CORPUS CHRISTI, Texas – Each year the Department of Social Sciences in the College of Liberal Arts at Texas A&M University-Corpus Christi prepares their students to make an impact in the local community. Through the criminal justice internship program opened to juniors and seniors, more than 40 students in the program work with different law enforcement agencies around the Coastal Bend.
“It’s good for our students to experience ‘a day in the life’ of a job they are interested in and a semester internship can accomplish that,” said Dr. Sarah Scott, Assistant Professor of Criminal Justice and Public Administration at Texas A&M-Corpus Christi. “By the time they are graduating seniors, their expectations for jobs are more realistic.”
Scott, who joined the Island University in fall 2013, took over as Criminal Justice Internship Coordinator fall 2015. Knowing the importance of her new role, one of the ways she cultivates new relationships for internship sites is through the Social Sciences Advisory Council. The Advisory Council is a think-tank group Scott started in 2015 that helps inform the decisions made by the Department of Social Sciences, which includes the Criminal Justice, Political Science and Public Administration programs. The group, made up of 15-20 community representatives, actively seeks out alumni relationships and other community partners in the industry to keep the programs informed of changes in legislation, internship possibilities and how Island University alumni are performing in the workforce.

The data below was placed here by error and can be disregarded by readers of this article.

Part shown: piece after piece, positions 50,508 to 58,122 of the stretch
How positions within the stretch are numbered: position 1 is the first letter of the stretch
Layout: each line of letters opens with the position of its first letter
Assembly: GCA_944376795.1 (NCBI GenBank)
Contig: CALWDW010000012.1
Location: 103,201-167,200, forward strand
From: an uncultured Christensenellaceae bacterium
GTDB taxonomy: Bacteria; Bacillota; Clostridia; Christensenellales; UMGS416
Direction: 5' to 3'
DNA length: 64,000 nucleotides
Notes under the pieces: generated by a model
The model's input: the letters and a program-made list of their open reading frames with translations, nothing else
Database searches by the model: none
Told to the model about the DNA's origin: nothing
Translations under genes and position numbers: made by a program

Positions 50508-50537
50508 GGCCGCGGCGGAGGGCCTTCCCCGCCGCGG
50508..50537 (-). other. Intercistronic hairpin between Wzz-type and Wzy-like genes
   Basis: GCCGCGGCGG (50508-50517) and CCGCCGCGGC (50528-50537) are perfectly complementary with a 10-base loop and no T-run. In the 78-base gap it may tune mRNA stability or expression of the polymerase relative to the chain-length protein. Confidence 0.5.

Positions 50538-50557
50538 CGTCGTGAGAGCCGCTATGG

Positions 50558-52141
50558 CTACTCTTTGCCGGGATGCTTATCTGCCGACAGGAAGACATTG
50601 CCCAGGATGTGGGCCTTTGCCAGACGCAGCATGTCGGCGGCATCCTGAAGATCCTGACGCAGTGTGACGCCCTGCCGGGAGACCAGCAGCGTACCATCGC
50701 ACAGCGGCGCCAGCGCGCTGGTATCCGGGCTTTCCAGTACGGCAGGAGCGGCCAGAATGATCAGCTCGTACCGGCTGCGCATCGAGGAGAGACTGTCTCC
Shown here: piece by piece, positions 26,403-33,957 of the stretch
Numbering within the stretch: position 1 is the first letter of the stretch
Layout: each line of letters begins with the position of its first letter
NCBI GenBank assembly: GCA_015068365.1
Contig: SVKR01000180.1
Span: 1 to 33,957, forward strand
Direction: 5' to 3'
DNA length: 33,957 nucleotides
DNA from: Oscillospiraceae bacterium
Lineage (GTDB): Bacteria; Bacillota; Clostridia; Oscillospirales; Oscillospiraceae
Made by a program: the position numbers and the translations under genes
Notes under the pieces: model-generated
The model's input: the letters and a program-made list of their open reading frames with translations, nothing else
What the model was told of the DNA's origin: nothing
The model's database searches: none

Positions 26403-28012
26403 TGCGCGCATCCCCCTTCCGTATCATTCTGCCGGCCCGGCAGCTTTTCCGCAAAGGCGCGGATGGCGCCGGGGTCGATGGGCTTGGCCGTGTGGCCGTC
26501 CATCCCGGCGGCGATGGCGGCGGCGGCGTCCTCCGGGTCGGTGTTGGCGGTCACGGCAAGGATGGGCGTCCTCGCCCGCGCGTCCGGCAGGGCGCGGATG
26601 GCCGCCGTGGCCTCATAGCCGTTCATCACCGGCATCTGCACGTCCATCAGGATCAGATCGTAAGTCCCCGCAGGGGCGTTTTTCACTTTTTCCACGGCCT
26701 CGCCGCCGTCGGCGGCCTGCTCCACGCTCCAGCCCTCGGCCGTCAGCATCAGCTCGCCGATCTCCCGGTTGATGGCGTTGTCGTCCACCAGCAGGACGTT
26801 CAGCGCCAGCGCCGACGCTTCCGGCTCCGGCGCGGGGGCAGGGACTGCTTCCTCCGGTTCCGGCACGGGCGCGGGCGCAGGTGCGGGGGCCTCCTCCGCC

“The Island University has a big emphasis on community engagement, so we incorporate that into the curriculum,” Scott said. “We are engaging our alumni.”
Nearly one-third of the members of the Advisory Council are alumni. This includes newly-elected District Attorney Mark Gonzalez, who earned a Criminal Justice degree from the Island University in 2002.
“I love the Island University,” Gonzalez said. “By fostering a relationship with Islanders, now I have smart, goal-oriented people in my office. It’s a mutual benefit.”
Gonzalez hosts multiple Island University interns in his office each semester.
By using the program to foster beneficial relationships, the Island University hopes to keep its talented alumni in the Coastal Bend.
“Local students know the community in ways others wouldn’t,” said Scott. “An internship that leads to a job can be the thing that seals the deal for them.”
One of these students is Sharra Rodriguez, who graduated from A&M-Corpus Christ in 2016 with bachelor’s degrees in both Criminal Justice and Psychology. She secured a full-time job with the Children’s Advocacy Center of the Coastal Bend just two and a half weeks into her internship. Rodriguez now acts as their Bilingual Family Advocate.
“The sole reason I recommend every person get an internship is that every agency is going to look at experience,” Rodriguez said.
Scott continues to build on the program that was originally started by Regents Professor Dorothy McClellan and Associate Professor Melissa Jarrell. With more than 10 percent of their students getting real-world experience, the Department of Social Sciences gives students realistic career expectations and is doing its part to keep Island University graduates in the Corpus Christi community.
Students in the program can work at one of 24 different sites. Internship sites include the Children’s Advocacy Center, Corpus Christi Police Department Family Violence Unit, the District Attorney’s Office, the Juvenile Detention Center, U.S. Marshal’s Service, the Texas Alcoholic Beverage Commission and the Texas Game Warden’s Office. Scott is working to add more sites to the program, including more federal agencies.
To learn more about the Department of Social Sciences and the Criminal Justice Program, visit cla.tamucc.edu/socialsciences.